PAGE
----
Fetal Alcohol Spectrum Disorder (FASD): A framework for action
- A Tool with Many Uses
- About FASD
- Vision for the Future
- Five Broad Goals
- The Path Ahead - From Framework to Action
- Where to Next? What to Expect, What to Do
- A Closing Word
As Minister of Health, I am pleased to introduce Fetal Alcohol Spectrum Disorder (FASD): A Framework for Action.
Many readers of this Framework will be familiar with FASD. You are frontline workers who see the impact of FASD on people with the disability and their families; police or corrections workers who see the social problems resulting from FASD; policy and program developers working to shape public policy and community services to meet the diverse needs of people with FASD; and health educators working to prevent FASD and help women and families eliminate alcohol use during pregnancy.
Other readers will be newcomers, ready to learn and join those committed to preventing FASD and improving outcomes for those with FASD. This Framework is designed to meet the needs of people with a range of knowledge and experience.
It has now been 30 years since Fetal Alcohol Syndrome became a medical diagnosis. During this time, much excellent work has been done across the country, in provinces and territories and in many communities. Still, it is estimated that approximately 9 in every 1,000 children in Canada are born with FASD.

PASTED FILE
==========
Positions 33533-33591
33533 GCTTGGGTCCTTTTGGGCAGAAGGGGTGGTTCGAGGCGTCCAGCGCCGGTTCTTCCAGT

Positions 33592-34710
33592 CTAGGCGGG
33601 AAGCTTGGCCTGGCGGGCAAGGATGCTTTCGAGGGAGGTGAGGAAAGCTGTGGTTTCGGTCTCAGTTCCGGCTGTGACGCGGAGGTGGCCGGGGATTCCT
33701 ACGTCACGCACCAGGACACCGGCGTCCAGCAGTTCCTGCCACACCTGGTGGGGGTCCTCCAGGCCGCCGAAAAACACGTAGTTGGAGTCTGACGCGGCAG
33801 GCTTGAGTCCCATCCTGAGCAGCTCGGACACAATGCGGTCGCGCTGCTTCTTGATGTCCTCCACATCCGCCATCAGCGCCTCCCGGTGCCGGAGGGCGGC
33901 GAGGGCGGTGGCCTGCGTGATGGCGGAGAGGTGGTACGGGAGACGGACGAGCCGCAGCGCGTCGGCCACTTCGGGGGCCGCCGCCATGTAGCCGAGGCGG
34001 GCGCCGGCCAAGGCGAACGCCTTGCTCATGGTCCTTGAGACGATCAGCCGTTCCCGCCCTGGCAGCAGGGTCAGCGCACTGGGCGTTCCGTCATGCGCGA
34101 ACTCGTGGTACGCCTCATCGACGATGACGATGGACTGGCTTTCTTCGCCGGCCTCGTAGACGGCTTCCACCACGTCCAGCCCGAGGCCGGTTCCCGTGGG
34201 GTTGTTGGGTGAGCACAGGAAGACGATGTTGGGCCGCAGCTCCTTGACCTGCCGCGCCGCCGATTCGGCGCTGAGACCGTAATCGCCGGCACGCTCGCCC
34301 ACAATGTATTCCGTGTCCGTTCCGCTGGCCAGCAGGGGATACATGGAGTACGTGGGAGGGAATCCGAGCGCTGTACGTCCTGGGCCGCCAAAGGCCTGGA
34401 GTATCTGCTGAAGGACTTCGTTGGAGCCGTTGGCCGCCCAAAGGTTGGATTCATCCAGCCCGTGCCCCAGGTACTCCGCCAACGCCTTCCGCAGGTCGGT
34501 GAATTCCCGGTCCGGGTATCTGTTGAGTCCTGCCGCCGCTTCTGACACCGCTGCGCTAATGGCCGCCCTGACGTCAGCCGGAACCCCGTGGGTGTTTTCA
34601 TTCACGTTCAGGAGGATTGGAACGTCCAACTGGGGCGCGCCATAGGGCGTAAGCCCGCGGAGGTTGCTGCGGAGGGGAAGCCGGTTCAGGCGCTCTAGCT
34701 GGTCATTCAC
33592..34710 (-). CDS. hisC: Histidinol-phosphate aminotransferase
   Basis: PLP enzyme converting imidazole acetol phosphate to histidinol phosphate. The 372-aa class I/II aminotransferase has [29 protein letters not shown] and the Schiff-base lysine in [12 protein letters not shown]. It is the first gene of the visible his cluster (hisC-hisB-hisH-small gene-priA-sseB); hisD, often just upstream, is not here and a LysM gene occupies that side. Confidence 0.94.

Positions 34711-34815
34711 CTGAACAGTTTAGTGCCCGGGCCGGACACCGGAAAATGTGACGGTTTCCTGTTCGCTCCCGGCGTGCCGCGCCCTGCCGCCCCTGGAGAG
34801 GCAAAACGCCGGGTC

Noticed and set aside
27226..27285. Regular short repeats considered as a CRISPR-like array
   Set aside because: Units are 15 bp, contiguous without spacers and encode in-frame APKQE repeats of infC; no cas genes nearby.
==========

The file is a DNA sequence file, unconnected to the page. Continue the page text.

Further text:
FASD is a life-long disability without a cure - but it is preventable. It is time for renewed efforts and a comprehensive approach to preventing the disorder and supporting those with it.
I encourage you to discuss this Framework with others and consider how it can be used in your own community. It is not intended to be static in its approach, nor does it deliver a "one-size-fits-all" solution. Rather, it provides tools, information and ideas to guide and support communities and all levels of government on a wide range of activities.
Fetal Alcohol Spectrum Disorder (FASD): A Framework for Action reflects the contributions of hundreds of organizations and individuals from across the country. Contributors drew on their professional expertise, their knowledge of the gaps needing to be filled, as well as their personal experience as parents, foster parents and others affected by FASD.
Health Canada is pleased to have been involved in developing the Framework. I offer my congratulations to all partners on the work that has been done to date and look forward to continuing to work together in the coming years.
A. Anne McLellan
Minister of Health
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